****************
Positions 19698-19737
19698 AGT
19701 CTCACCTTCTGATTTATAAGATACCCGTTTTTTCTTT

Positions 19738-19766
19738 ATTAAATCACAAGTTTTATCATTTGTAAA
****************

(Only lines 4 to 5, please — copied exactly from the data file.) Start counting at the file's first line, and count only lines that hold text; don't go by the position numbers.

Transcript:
Positions 19738-19766
19738 ATTAAATCACAAGTTTTATCATTTGTAAA